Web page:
He doesn’t hesitate when asked about the Broad Institute, a joint venture of Harvard and MIT similar to QB3.

“The Broad is our major competition,” he says.

Broad, launched last year with a $100 million gift from Los Angeles entrepreneur Eli Broad, has 400 researchers and other employees from the schools and affiliated hospitals pursuing cancer cures.

Cancer’s Achilles’ heel

For example, scientists are hunting for what Broad calls cancer’s “Achilles’ heel” — genes that cancers need to survive. Cataloging genes could speed discovery of cures.

Universities have long been engines of innovation, exploring science too dicey for even the bravest startups, said Michael Lytton, general partner at Oxford Bioscience Partners, a venture-capital firm investing in biotech startups.

MIT Provost Robert Brown compares his school’s role in advancing the biotech industry in Massachusetts to Stanford’s in the evolution of Silicon Valley. “This is the address to be,” he said.

Hockfield wants to keep it that way. Her advocacy comes as the state fears losing biotechs to California, as it did with computer development in the 1980s.

“At MIT, we will do our part to make sure that this process does not repeat itself,” Hockfield told the Massachusetts Biotechnology Council last month in one of her first speeches since being inaugurated.

MIT and other schools guard billions in government research money flowing to biotech and other “life sciences” that combine engineering, biology, math and other disciplines.

Last year, life sciences accounted for 54 percent of the $54.1 billion in federal research spending, up from 41 percent in 1994.

A measure of that shift: MIT, with about $1 billion in research grants, for the first time got more from the National Institutes of Health in 2003 than from its longtime patron, the Defense Department. “Last year, it blew through the roof,” Brown says.

Potential pitfalls

Still, for all its potential benefits to schools, biotech poses political and financial risks.

Human embryonic stem-cell research is opposed by many social conservatives who compare it to abortion because it often destroys embryos.

Harvard collided with Massachusetts Gov. Mitt Romney in May when he unsuccessfully sought to limit legislation boosting stem-cell work at the school and elsewhere.

There are campus politics, too. Many Harvard professors are upset about Summers’ leadership as he pushes deeper into science. The former Treasury secretary lost a rare no-confidence vote by the arts and sciences faculty three months ago, partly because of his remarks about the suitability of science as a career for women.

At Stanford, former professor James Clark, a co-founder of Netscape Communications, withdrew $60 million of his promised $150 million gift for an initiative, Bio-X, to protest restrictions President Bush imposed on federal funding of embryonic stem-cell research.

Started in 1998, Bio-X combines faculty from across campus in computer science, physics and other fields.

The newest participants will probably include Stefan Heller of Harvard and Michael Clarke of the University of Michigan, the two scientists coming this fall.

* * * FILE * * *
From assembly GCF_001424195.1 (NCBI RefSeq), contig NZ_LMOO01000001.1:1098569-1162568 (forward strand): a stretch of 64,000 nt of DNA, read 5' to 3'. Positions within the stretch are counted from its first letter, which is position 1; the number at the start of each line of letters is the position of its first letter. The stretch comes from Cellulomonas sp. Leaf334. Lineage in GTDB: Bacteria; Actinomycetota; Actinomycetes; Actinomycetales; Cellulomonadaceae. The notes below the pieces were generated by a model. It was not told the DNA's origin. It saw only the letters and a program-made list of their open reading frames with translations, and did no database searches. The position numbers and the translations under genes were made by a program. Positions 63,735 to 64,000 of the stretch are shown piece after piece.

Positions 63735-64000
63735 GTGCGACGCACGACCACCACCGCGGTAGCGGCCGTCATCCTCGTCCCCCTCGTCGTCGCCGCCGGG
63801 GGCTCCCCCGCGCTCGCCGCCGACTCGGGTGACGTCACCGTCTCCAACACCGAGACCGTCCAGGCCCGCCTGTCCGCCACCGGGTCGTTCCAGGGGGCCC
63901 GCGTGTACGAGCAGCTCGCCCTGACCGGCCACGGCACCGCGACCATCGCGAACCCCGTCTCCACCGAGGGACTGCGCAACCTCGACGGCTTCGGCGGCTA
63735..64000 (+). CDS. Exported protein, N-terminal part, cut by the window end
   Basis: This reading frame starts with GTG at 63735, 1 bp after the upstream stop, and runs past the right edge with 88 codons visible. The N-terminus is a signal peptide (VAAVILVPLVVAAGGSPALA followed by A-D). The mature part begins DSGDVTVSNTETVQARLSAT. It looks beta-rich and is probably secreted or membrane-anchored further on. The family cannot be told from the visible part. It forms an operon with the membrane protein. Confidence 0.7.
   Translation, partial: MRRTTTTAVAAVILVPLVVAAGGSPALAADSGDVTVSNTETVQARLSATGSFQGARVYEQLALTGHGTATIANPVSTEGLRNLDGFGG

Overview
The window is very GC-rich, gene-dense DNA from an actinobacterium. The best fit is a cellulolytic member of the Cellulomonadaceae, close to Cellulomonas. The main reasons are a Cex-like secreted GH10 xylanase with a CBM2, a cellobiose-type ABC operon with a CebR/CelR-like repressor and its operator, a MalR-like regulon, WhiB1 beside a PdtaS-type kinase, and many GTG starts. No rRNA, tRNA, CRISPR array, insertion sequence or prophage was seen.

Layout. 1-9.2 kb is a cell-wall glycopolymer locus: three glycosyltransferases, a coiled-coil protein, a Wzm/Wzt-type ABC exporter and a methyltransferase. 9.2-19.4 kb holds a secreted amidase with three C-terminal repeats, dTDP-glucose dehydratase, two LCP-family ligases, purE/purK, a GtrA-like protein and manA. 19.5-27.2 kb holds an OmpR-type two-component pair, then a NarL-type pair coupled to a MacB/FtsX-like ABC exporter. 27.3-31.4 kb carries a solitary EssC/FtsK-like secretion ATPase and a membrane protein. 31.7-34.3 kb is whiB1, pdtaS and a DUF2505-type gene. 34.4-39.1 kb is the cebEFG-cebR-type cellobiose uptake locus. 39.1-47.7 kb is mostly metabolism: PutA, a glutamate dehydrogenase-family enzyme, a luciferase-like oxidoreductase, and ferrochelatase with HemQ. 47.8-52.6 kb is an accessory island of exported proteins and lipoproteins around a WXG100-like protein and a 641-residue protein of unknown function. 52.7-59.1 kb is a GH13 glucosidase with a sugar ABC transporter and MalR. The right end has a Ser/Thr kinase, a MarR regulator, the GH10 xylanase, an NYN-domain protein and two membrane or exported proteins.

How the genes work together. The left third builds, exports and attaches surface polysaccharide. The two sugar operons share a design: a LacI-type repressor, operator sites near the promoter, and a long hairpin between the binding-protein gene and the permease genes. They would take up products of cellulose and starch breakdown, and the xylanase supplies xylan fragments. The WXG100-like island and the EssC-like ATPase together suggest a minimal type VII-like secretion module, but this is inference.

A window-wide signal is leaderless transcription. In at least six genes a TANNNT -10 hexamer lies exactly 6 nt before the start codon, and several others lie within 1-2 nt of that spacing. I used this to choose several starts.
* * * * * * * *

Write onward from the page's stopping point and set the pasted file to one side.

They hope to tap some of California’s $300 million in annual stem-cell-research money in the next 10 years. Heller studies how stem cells might be turned into sound-sensing cells as a possible cure for deafness. Clarke studies the role of stem cells in breast cancer.

Financial risks loom when schools pursue new disciplines, hoping to generate more research and other income.

Harvard, in Cambridge, is developing a new campus in nearby Allston, on the Boston side of the Charles River, that will have a heavy science focus. It’s a project the school compares to UCSF’s Mission Bay, which Summers has toured.

Harvard’s Hyman, hired in 2001 from the National Institutes of Health, says the school wants more “useful collaborations with industry.”

But conceding that closer corporate ties are controversial, he says Harvard is committed to research driven by faculty and student interest and not solely “by the pursuit of commercial gain.”

Critics such as professor Gary Rhoades at the University of Arizona worry that schools cozying up to industries will be ethically compromised in the pursuit of riches. A scientist with a corporate consulting deal might be less willing to publish research that could be useful to other scientists.

Moreover, schools with fewer resources than an MIT or a Stanford might copy their pricey biotech investments, then raise tuition to pay for them.

“We play follow the leader,” said Rhoades, who co-authored a book on the subject last fall, “Academic Capitalism and the New Economy.”

That might mean following UCSF, where the QB3 program has been charged by lawmakers with boosting California’s economy by retaining biotechs and nurturing new ones. That underlines the pressure public universities shoulder in a 21st century driven by biology.

QB3 chief Kelly says private schools such as MIT, Harvard and Stanford can bide their biotech time.

“They don’t have to worry about hustling,” he said. “I like to hustle.”